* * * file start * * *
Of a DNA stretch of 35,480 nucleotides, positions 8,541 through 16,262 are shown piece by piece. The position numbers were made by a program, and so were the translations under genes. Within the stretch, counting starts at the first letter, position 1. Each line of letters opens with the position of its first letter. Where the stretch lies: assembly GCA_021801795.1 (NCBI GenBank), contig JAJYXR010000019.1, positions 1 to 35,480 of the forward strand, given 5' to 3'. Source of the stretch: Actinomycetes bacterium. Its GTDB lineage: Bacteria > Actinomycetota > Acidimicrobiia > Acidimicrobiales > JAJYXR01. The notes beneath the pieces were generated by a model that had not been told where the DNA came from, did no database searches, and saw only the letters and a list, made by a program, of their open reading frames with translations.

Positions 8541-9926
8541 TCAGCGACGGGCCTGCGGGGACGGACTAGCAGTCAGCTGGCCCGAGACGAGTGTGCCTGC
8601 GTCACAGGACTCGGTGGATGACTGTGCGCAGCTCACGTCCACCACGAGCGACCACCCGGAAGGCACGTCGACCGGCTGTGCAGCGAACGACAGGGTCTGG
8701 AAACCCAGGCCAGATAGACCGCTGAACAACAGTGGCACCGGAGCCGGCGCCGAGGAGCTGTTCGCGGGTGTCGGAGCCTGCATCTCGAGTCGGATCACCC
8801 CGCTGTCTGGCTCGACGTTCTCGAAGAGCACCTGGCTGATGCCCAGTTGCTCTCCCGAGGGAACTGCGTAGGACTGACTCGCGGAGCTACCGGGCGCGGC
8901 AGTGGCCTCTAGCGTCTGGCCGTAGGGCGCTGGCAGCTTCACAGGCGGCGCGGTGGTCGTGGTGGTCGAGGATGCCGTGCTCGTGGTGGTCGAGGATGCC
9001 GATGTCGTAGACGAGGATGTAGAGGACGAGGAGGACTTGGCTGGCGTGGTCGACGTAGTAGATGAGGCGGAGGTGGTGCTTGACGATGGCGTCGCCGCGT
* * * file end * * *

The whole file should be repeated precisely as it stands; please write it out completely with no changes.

Of a DNA stretch of 35,480 nucleotides, positions 8,541 through 16,262 are shown piece by piece. The position numbers were made by a program, and so were the translations under genes. Within the stretch, counting starts at the first letter, position 1. Each line of letters opens with the position of its first letter. Where the stretch lies: assembly GCA_021801795.1 (NCBI GenBank), contig JAJYXR010000019.1, positions 1 to 35,480 of the forward strand, given 5' to 3'. Source of the stretch: Actinomycetes bacterium. Its GTDB lineage: Bacteria > Actinomycetota > Acidimicrobiia > Acidimicrobiales > JAJYXR01. The notes beneath the pieces were generated by a model that had not been told where the DNA came from, did no database searches, and saw only the letters and a list, made by a program, of their open reading frames with translations.

Positions 8541-9926
8541 TCAGCGACGGGCCTGCGGGGACGGACTAGCAGTCAGCTGGCCCGAGACGAGTGTGCCTGC
8601 GTCACAGGACTCGGTGGATGACTGTGCGCAGCTCACGTCCACCACGAGCGACCACCCGGAAGGCACGTCGACCGGCTGTGCAGCGAACGACAGGGTCTGG
8701 AAACCCAGGCCAGATAGACCGCTGAACAACAGTGGCACCGGAGCCGGCGCCGAGGAGCTGTTCGCGGGTGTCGGAGCCTGCATCTCGAGTCGGATCACCC
8801 CGCTGTCTGGCTCGACGTTCTCGAAGAGCACCTGGCTGATGCCCAGTTGCTCTCCCGAGGGAACTGCGTAGGACTGACTCGCGGAGCTACCGGGCGCGGC
8901 AGTGGCCTCTAGCGTCTGGCCGTAGGGCGCTGGCAGCTTCACAGGCGGCGCGGTGGTCGTGGTGGTCGAGGATGCCGTGCTCGTGGTGGTCGAGGATGCC
9001 GATGTCGTAGACGAGGATGTAGAGGACGAGGAGGACTTGGCTGGCGTGGTCGACGTAGTAGATGAGGCGGAGGTGGTGCTTGACGATGGCGTCGCCGCGT